For Tinderbox, that meant sometimes playing an email or a text message dance for three years before a fire survivor sat down to speak. And I had many magical, multi-hour-long conversations with survivors that were worth the wait. I would not trade these interviews for the world. And if a survivor decided that he couldn't share his experiences, well that said something profound to me, too, about the level of trauma. Some admitted that they could not relive those moments when fire surged through the front door of their favorite bar as if launched from a flamethrower. Some could not find it in themselves to describe their friends and lovers burning to death. And I understand why. I do. Reliving a pain they can't change is no catharsis.
WCT: The fire resulted in a nationwide response from the gay community in 1973. I know Chicago had fundraisers at the time. This really was the impetus for a lot of the political organizing of gay liberation. What forms did that take?
RF: In a matter of hours, national leaders of the early "Gay Liberation" movement became alerted to the emergency in New Orleans. Men like a then-infamous gay Christian pastor named Reverend Troy Perry in Los Angeles and a Gay Activist Alliance leader named Morty Manford in New York City. Overnight, they coordinated travel plans, and several were on the ground in New Orleans the next morningtending to the survivors, nurturing a fractured gay-friendly church that had lost a third of its membership in the blaze and alerting wives, sons, nieces and other assorted family members of the deceased. Ash was still billowing from the destroyed UpStairs Lounge when some of them arrived. These leaders made a headquarters in the hotel across the street.
It was an unprecedented moment in that Gay Liberation, for the first time, descended from multiple cities and both coasts to manage a gay crisis. Within days, this response team of leaders dubbed themselves the New Orleans Emergency Task Force and founded a memorial fund so that gays and lesbians across the country could donate funds for the victims. About $17,000 ended up being raised, a large sum for a time, and the famous gay publication The Advocate signed on with the effort and agreed to receive the checks. Additionally, concerned citizens from Miami to Seattle donated enough blood for the burn victims through the American Red Cross to raise the question of whether a "blood credit" existed for other gay crises several years later.
In the Windy City, there was great activism and several mass meetings about the fire. The Chicago Gay Crusader made the UpStairs Lounge a top story, and an organization called Up North held a benefit that raised $1,500 for the national memorial fund.
WCT: Thirty-two people died in the blaze. That's a HUGE story. What was the newspaper coverage at the time in the gay versus the straight press?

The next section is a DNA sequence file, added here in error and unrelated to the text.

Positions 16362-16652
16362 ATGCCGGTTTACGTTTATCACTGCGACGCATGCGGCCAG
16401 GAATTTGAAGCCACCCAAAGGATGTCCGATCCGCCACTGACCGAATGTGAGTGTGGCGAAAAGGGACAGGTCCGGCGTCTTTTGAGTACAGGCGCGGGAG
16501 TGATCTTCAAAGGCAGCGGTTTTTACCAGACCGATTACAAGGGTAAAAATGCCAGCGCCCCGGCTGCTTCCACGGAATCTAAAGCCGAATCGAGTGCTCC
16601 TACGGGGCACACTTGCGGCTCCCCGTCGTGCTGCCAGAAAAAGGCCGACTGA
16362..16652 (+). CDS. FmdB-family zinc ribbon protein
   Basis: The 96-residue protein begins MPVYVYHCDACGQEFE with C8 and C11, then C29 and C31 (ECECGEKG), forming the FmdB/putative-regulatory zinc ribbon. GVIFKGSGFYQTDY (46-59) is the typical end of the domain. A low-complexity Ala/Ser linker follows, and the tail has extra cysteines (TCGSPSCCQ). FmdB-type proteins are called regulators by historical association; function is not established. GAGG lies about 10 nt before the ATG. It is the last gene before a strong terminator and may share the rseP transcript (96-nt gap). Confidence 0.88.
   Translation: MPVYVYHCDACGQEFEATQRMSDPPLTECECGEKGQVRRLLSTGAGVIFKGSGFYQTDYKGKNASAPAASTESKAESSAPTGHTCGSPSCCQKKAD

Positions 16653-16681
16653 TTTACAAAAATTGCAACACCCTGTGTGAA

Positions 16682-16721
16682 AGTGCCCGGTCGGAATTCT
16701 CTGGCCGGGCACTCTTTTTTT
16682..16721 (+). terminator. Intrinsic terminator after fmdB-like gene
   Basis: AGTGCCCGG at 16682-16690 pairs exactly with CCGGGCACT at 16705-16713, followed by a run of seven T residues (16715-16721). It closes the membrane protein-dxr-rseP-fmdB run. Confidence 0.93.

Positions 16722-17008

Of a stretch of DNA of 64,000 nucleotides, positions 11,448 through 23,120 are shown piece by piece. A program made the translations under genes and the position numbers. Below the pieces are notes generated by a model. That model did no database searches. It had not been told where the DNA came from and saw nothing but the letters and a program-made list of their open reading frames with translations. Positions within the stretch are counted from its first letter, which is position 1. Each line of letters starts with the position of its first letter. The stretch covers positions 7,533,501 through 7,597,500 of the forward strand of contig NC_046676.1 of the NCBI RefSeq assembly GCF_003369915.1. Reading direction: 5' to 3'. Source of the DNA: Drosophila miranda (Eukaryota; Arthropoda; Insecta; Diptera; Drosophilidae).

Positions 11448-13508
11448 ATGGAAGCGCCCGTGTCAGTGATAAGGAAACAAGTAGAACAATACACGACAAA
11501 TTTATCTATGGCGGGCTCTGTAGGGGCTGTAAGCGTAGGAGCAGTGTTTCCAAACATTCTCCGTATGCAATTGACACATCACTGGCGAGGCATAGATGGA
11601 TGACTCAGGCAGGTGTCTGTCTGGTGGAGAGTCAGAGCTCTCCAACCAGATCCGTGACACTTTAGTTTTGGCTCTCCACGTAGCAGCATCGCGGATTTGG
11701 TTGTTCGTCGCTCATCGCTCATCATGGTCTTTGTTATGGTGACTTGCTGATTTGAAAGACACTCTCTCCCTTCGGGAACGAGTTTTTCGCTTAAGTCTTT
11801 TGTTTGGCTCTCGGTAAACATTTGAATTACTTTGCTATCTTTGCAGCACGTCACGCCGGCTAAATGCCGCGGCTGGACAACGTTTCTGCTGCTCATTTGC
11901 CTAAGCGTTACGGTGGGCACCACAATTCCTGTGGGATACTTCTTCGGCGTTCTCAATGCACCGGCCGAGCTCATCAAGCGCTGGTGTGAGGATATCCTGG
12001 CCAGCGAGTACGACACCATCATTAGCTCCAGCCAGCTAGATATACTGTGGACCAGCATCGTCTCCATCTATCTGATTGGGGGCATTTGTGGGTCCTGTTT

RF: The UpStairs Lounge was a disaster of such scope that it automatically became national news, reported by the famous civil rights reporter Roy Reed for The New York Times, and even international news in London, Paris and Australia. When it became clear who perished in the fire, however, and that the establishment had served homosexuals, all of those headlines dried up. The fire happened on a Sunday night, but Roy Reed's brave stories for the Times were over by the next Tuesday. Television news desks, at first eager to broadcast such a visceral story of fire and corpses, displayed the same behavior and offered no follow-ups to the fire, though several news desks had reported that the bar's destruction looked like intentional arson.
On the other hand, the national gay press and alternative weeklies, the "radical presses" of the times, reported the UpStairs Lounge faithfully for months. Loyal readers of these small publications, such as The Advocate in Los Angeles and Gay Community News in Boston, followed happenings in New Orleans closely. In New Orleans, only an alt-weekly called the Vieux CarrÃ© Courier, edited by a well-known gay French Quarter activist named Bill Rushton, took the risk of holding the spotlight on the fire and ensuing investigation. And it was a risk. Most local readers, by July, were eager to hustle past a tragedy that made them so uncomfortable.
WCT: Something fascinating in Tinderbox was how gay liberation sort of skipped New Orleans all together and many antiquated views about homosexuality were still in play in 1973so much so that city officials could lose their jobs if they were known to associate with [gay people]. Even the gay community in New Orleans was not thrilled by the nationwide attention of the fire. They didn't want liberation and gay leaders like Reverend Perry coming to town. Is that an accurate statement?